returning {streamcontent_from_pid, MimeType, Pid} from its out/1
              function. In this case, Pid  uses  the  stream_process_deliver/2
              function  to  deliver  data  to the client. The application gets
              Socket from Arg#arg.clisock, and IoList is the data to  be  sent
              to the client.

       stream_process_deliver_chunk(Socket, IoList)
              Same  as  above  but delivers IoList using HTTP chunked transfer
              format. IoList must have a size greater than zero. The  applica‐
              tion process delivering the data will have had to have make sure
              that the HTTP headers of the response indicate chunked  transfer
              mode,  either  by ensuring no Content-Length header is set or by
              specifically setting the Transfer-Encoding header to chunked.

       stream_process_deliver_final_chunk(Socket, IoList)
              If the application process delivering data to  the  client  uses
              chunked  transfer  mode,  it must call this to deliver the final
              chunk of the transfer. This tells yaws to create a special final
              chunk  in  the  format  required  by the HTTP specification (RFC
              2616). IoList may be empty, but if  its  size  is  greater  than
              zero,  that  data  will  be  sent as a separate chunk before the
              final chunk.

       stream_process_end(Socket, YawsPid)
              Application processes delivering data directly to  clients  must
              call  this  function  to inform yaws that they've finished using
              Socket. The YawsPid  argument  will  have  been  passed  to  the
              process  earlier  when yaws sent it a message telling it to pro‐
              ceed with data delivery. Yaws expects Socket to be open.

       stream_process_end(closed, YawsPid)
              Same as the previous function but the application calls this  if
              it  closes  the  client  socket  as  part  of  its data delivery
              process. This allows  yaws  to  continue  without  assuming  the
              socket is still open and encountering errors due to that assump‐
              tion. The YawsPid argument will have been passed to the applica‐
              tion  process  earlier when yaws sent it a message telling it to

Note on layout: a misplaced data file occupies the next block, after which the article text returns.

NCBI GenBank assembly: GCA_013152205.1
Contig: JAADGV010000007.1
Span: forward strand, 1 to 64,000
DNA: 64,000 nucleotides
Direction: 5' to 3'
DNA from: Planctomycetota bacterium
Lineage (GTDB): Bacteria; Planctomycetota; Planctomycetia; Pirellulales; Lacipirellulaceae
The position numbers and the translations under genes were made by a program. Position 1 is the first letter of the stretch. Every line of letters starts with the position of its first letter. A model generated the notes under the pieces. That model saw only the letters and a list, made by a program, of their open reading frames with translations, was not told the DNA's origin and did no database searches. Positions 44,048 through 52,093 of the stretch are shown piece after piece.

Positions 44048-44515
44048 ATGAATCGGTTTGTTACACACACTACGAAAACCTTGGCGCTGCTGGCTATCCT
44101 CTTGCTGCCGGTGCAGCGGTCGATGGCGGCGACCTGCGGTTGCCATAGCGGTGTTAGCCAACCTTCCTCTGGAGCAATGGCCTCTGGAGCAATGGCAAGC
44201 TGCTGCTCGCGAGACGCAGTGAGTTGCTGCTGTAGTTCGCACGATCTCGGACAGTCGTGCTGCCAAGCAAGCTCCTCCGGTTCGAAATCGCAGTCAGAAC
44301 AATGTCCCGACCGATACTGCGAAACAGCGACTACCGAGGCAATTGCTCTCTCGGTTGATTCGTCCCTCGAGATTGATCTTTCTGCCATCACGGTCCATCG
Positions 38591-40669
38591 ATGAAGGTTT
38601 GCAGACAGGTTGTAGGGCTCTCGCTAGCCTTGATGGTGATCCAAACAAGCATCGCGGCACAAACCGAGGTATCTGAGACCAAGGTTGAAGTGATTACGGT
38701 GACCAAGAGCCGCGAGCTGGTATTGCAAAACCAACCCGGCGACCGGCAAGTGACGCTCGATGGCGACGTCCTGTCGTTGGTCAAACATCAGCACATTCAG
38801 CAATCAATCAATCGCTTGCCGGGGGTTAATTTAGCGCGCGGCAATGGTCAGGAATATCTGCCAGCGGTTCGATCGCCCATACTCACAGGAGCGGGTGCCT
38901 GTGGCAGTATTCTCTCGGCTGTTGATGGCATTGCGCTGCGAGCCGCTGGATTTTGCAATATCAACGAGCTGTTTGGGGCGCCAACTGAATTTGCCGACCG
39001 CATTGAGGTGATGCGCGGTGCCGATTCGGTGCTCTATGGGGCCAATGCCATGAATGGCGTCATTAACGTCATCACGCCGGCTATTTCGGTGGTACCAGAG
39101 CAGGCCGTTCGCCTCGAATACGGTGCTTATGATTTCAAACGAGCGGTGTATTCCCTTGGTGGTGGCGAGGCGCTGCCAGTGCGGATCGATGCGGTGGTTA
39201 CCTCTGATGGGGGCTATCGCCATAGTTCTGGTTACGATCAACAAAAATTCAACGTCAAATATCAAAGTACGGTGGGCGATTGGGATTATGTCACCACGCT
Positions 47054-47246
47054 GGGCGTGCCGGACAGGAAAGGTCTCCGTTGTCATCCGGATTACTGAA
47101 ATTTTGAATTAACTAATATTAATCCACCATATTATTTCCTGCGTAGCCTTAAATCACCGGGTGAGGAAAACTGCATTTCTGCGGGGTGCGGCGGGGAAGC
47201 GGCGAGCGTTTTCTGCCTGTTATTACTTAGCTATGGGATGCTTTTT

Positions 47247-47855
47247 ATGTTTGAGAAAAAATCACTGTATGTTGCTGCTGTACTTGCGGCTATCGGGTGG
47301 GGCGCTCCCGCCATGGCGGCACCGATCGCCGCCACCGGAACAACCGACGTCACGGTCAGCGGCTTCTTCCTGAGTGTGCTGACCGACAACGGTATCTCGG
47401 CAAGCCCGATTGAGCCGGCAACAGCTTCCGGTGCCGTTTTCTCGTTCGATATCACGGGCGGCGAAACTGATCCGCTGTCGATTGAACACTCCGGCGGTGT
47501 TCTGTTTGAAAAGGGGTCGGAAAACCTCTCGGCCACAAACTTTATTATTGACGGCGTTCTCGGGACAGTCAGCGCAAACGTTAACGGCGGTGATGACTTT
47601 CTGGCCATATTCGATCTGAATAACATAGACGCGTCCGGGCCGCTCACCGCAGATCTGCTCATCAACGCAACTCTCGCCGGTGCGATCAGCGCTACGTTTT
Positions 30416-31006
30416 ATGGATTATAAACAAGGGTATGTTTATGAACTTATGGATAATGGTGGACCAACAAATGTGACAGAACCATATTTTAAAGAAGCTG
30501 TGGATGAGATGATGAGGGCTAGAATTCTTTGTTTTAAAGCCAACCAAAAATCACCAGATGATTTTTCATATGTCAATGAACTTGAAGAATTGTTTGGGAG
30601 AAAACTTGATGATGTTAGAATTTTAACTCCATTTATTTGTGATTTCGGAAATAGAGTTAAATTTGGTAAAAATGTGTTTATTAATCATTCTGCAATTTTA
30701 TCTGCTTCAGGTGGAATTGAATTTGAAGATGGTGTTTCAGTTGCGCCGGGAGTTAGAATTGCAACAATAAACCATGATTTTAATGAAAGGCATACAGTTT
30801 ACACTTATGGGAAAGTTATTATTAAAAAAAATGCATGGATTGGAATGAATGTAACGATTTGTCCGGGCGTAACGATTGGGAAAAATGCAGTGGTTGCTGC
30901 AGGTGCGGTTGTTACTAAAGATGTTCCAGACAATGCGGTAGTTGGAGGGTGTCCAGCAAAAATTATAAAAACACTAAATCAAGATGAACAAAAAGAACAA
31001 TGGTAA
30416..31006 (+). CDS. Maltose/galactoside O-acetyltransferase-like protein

proceed with data delivery.

              This function will parse the query part  of  the  URL.  It  will
              return a {Key, Value} list.

       queryvar(Arg, VarName)
              This  function  is  automatically  included from yaws_api in all
              .yaws pages. It is used to search for a variable in  the  query‐
              part  of  the url. Returns {ok, Val} or undefined. If a variable
              is defined multiple times, the function may also  return  {Val1,

              If  the  browser  has  set  the Content-Type header to the value
              "application/x-www-form-urlencoded", this  function  will  parse
              the request's body. It will return a {Key, Value} list.

       postvar(Arg, VarName)
              This  function  is  automatically  included from yaws_api in all
              .yaws pages. It  is  used  to  search  for  a  variable  in  the
              request's  body  sent  by the client. Returns {ok, Val} or unde‐
              fined. If a variable is defined multiple times, the function may
              also return {Val1, Val2...}.

       getvar(Arg, VarName)
              This  function is used to search a variable in the query part of
              the URL and in the request's body.  it  invokes  queryvar/2  and
              postvar/2 and merges the results.

              If  the  browser  has  set  the Content-Type header to the value
              "multipart/form-data", which is the case when the browser  wants
              to upload a file to the server the following happens:

              If  the  function  returns  {result, Res} no more data will come
              from the browser.

              If the function returns {cont, Cont, Res} the browser will  sup‐
              ply more data. (The file was too big to come in one read)

              This  indicates  that  there  is more data to come and the out/1
              function  should  return  {get_more,  Cont,  User_state}   where
              User_state  might  usefully be a File Descriptor.  The Res value
              is a list of  either:  {head,  {Name,  Headers}}  |  {part_body,
              Binary} | {body, Binary}

              The function returns {error, Reason} when an error occurred dur‐
              ing the parsing.

              Example usage could be:

               out(A) ->
                      case yaws_api:parse_multipart_post(A) of
                           {cont, Cont, Res} ->
                                  St = handle_res(A, Res),
                                  {get_more, Cont, St};
                           {result, Res} ->
                                  handle_res(A, Res),
                                  {html, f("<pre>Done </pre>",[])};